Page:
Is there a need for an “alternative” to Prevent?

Prevent is causing huge concern among British Muslim communities

ibtihal

Ibtihal Bsis is a barrister with extensive experience in advising the Muslim community on anti-terrorism laws and the prevent policy.


 

Barrister Ibtihal Bsis questions whether there is a “need” for an alternative strategy to the UK Government’s Prevent policy. 

The “Prevent Strategy” has become synonymous with another two words: “toxic brand,” and that is exactly what it has proved itself to be.

Before and after the statutory duty came along in July 2015, whereby all service providers were required to report children showing so-called signs of radicalisation , there has been a number of academics, groups, respected scholars, professionals, that have lined up to demonstrate the flaws in a strategy that effectively targets and criminalises Muslim children.

The list of those that oppose the strategy is by no means exhaustive and includes those that understand only too well the impact of this strategy.

The voices of children have been largely missing in this entire debate, for obvious reasons. It must be right, however, that they should be heard whenever possible since they bear the brunt of this strategy. Having had the opportunity to speak to children and their parents directly impacted by Prevent, it is all the more necessary for those that have reservations about Prevent to voice their concerns out loud.

PREVENTI spoke to a mother and her four-year-old that had suffered three consecutive nights of nightmares following a worrying discussion with a Prevent Officer. One of the teachers that reported the child expressed dismay at the officer’s dealings with the child, explaining that the child was asked inappropriate questions that led them to sound the alarm on the officer! The school has since signed up to the anti-Prevent movement.

Or the teenager that lost a very close member of his family and became what can only be described as grief ridden. Searching for solace in the Qur’an, this child was reported to the Prevent team, instead of the Welfare Guidance Officer at the school. Prevent began to attend the child’s home on a regular basis, playing some worrying psychological mind games with the entire family that led them to believe that they were being watched and were likely to be raided at any time.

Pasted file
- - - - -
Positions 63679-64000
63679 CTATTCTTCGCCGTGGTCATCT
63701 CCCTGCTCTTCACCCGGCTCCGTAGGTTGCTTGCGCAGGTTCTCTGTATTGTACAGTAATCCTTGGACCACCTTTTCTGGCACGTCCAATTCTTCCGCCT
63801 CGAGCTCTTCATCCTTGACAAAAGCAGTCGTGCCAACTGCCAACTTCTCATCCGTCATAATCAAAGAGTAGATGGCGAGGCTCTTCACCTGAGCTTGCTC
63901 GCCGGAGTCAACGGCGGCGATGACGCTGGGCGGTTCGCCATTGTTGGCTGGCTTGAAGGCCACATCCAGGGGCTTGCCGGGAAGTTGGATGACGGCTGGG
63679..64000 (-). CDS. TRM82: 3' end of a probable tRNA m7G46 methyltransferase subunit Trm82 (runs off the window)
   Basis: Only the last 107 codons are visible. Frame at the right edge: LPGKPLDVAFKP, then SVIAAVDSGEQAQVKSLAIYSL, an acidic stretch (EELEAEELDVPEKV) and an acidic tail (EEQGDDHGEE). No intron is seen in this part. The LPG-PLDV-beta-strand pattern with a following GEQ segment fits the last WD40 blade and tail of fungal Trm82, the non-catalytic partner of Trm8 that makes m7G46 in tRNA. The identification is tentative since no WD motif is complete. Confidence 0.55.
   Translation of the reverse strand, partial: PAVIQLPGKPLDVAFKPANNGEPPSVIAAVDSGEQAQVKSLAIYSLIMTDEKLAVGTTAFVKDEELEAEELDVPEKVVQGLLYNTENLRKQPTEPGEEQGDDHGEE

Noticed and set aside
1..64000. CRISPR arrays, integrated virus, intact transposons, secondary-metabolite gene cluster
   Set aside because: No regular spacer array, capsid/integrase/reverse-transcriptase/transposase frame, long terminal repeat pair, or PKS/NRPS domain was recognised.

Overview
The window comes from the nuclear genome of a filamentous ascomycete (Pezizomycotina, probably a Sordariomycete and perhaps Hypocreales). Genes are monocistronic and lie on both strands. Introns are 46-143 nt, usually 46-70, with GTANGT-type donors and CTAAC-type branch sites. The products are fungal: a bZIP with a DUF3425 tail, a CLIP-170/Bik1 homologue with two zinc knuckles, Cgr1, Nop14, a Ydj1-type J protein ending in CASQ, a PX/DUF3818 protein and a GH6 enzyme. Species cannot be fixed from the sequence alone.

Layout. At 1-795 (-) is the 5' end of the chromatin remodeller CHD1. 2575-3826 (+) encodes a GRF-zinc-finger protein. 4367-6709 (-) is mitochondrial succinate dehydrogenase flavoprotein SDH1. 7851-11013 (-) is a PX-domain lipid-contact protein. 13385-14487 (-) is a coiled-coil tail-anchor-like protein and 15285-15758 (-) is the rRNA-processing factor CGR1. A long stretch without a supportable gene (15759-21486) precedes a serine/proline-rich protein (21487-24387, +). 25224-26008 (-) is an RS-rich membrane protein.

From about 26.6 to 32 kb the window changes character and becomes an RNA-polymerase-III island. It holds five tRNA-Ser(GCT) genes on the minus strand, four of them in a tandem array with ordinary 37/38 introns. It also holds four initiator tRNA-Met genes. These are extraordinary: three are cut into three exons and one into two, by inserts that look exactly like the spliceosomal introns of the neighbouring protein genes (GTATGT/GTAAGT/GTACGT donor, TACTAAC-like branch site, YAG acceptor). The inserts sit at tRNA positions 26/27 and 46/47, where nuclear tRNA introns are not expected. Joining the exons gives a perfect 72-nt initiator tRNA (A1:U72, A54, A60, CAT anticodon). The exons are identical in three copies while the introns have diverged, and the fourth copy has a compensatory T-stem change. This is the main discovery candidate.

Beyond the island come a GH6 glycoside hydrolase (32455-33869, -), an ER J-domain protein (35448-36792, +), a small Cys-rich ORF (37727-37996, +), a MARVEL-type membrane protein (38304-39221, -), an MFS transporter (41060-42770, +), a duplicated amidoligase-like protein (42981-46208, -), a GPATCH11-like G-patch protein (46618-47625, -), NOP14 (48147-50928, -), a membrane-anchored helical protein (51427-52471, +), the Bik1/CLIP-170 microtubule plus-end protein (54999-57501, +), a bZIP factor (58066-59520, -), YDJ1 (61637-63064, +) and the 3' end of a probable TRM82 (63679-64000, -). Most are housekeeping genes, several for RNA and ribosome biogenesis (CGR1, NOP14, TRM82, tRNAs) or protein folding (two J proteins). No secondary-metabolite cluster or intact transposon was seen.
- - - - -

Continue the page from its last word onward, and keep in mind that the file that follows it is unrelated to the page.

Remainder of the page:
Or the child that is now too afraid to tell people he is Muslim after some harrowing incidents with Prevent Officers at the house. The mother suffers from a terminal illness and the child was blamed for her ill health by one the officers. He is now regularly abusing drugs and suffers from paranoia and fear of being in or out of the house.

What is the answer to these worrying trends? Better training, Prevent advocates argue. So now instead of prevent officers advising teachers that “they will get a feel for the signs” or “that they should follow their instinct”, the training needs to more focused and streamlined, they say.

The Prevent agenda has been rolled out in schools
The Prevent agenda has been rolled out in schools

But better trained according to which criteria? The recent CAGE report entitled, “The Science of Pre-Crime”, points to the ERG22+ set of 22 “radicalisation” factors based on a very limited study of offenders.

This is alarming in itself but not altogether surprising in view of the cases that have come to light. The “radicalisation” test is, at best, a crude tick box exercise and at worst, a subjective instinct.

Since there is a general consensus, on both sides of the fence, that Prevent is not working, we certainly do not need a rebrand or alternative of a bad product.

This further extenuates the largest pitfall of the failing Prevent Strategy: that Muslims have a problem with terrorism. No, we do not and neither does Islam incidentally. I need not only mention the statistics but how often Prevent officers get it wrong.

Whether a prevent officer is likely to visit or not, the perception that s/he is a few steps away from knocking on the door, or worse raiding homes is all too real for Muslims in the UK.

How will radicalisation or extremism be defined? The government has so far failed to present a legal definition. What so called science will be relied on?

Many of us have been criticised for failing to present an alternative strategy, choosing only to pick holes and point to problems. The answer to that is simple: why would we take on such a task? Prevent has been imposed upon and continues to stigmatise and victimise Muslims, and we are asked to prepare an alternative, how is that not insane?

It’s tantamount to asking innocent prison inmates to devise a new security system that will keep them monitored and under constant surveillance; the inmates are entitled to their liberty, not an “alternative” security scheme.

Ultimately, what is often forgotten is that Muslims are the biggest casualties in places of violent terror, whether it be in Iraq and Syria, and are also the predominant victims in the so-called war on terror in the West, and beyond. The Prevent Strategy is one of those tools that is beginning to crumble because it is based around a fundamental untruth, that Muslims have a problem with terrorism. Any alternative will tragically further entrench that untruth.

You can follow Ibtihal on Twitter @UmmHarith

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